SALSA paints the Rock following alleged discriminatory chants


Students gather to support SALSA (Spanish and Latino Student Association) in protest against last weekend’s discriminatory chants during the Homecoming parade, on Thursday, Oct. 6, 2016.

Cameron Gorman

SALSA holds meeting to discuss discriminatory chants from on Vimeo.

The Rock on Kent State’s front campus was surrounded Thursday night by people holding hands in a display of solidarity for the university’s Spanish and Latino Student Association following alleged discriminatory chants at the Homecoming parade last weekend.

“Several of our members heard the chant ‘build that wall’ (during the homecoming parade),” said Rachel Mason, president of SALSA. “This is a response to that, (so) we can turn ‘that wall’ into something that is unifying, and shows a sense of solidarity among the Kent State community.”

SALSA members arrived prior to the show of solidarity from students and community members to paint the rock in honor of their organization.

“On one side of the rock we painted the map of the world, the global map, and on the other side … that (is) painted specifically (for) Latin America,” said Natalia Roman, former SALSA president and senior communication studies major. ”It also says ‘Salsa Unido,’ … our hashtag after the incident, which means ‘unified SALSA.’ At the bottom of the rock it says ‘si se puede’, which means ‘yes we can.’”

Among SALSA members, many other facets of Kent’s State’s community — including fellow students and Greek Life representatives and members — came to the peaceful demonstration.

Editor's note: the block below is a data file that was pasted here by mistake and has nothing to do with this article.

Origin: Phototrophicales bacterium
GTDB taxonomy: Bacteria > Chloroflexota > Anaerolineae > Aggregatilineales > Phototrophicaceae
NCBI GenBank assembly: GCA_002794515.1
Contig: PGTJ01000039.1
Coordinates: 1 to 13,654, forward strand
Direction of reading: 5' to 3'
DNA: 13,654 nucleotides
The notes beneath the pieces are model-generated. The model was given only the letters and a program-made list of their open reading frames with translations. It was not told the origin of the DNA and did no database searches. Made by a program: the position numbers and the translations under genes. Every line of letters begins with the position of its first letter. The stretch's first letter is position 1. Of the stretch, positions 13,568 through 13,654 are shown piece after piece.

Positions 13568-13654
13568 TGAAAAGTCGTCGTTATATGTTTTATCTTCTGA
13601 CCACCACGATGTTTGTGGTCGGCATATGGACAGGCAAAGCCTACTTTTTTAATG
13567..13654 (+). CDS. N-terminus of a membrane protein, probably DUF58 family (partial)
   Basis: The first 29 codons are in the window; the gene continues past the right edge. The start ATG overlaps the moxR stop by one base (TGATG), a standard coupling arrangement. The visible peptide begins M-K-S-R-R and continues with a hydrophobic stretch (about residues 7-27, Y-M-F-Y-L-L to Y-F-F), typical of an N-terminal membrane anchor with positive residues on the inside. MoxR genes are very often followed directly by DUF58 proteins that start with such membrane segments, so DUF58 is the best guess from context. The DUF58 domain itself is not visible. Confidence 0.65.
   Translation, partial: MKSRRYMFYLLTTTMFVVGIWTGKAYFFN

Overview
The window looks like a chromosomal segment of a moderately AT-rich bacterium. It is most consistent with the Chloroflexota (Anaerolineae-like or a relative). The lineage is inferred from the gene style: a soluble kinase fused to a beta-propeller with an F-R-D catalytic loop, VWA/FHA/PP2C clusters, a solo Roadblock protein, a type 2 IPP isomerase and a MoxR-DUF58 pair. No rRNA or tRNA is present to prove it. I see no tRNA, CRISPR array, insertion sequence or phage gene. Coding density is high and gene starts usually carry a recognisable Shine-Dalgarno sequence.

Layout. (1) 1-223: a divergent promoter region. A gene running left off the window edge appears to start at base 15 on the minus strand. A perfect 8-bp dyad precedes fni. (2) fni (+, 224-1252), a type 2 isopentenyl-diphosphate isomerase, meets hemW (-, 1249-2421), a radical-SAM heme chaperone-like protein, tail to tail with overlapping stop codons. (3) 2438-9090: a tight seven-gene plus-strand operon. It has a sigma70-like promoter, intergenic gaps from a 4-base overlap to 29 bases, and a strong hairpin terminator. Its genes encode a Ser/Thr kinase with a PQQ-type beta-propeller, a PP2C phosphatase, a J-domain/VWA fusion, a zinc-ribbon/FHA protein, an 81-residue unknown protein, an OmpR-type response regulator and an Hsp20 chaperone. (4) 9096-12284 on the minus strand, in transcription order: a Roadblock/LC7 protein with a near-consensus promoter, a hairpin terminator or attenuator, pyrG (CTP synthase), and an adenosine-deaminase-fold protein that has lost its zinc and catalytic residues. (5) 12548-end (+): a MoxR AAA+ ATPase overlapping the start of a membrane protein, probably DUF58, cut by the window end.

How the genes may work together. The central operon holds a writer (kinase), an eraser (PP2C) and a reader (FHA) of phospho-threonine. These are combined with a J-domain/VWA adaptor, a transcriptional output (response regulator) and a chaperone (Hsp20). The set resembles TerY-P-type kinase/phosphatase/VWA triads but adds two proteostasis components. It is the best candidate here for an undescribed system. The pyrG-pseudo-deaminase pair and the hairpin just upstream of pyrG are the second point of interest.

Kolton Davidson, a junior psychology major and Sigma Phi Epsilon fraternity member, said he was there to show SALSA support from Greek life.

“We heard about (what happened at the parade), obviously, and that’s just not cool — that’s not what we’re about, that’s not what Sig Ep’s about,” Davidson said. “I think there was a lot of people on Main Street that day … (and) anybody could’ve said anything …. But, like I said, we’re just here to support and show that Greek life is here. We didn’t want that to happen.”

During the event, demonstrators were allowed to enter the circle formed by joined hands and share their thoughts and feelings about the incident, as well as their experiences in SALSA, or discrimination at large.

Marley Lieberman, a sophomore music major, said that she too was there for support.

“I think that what happened was insane, and we shouldn’t have to live in a world where you are put out like that and viewed as not humans,” Lieberman said. “America is literally a mixing pot of everybody, so why can’t we just support (it)?”

Those in the circle shared stories of personal struggles and shared pains, as well as messages of support and understanding.

Part of an open letter from the Undergraduate Student Government, which will be released publicly on Monday, was also read by Olivia Mullen, director of student involvement.

Rachel Marchese, SALSA’s social media manager, said this event was a step forward.

“I think we’re trying to use the publicity we’re getting in a positive way,” she said. “This is definitely part of the healing process.”

Cameron Gorman is a diversity reporter, contact her at [email protected]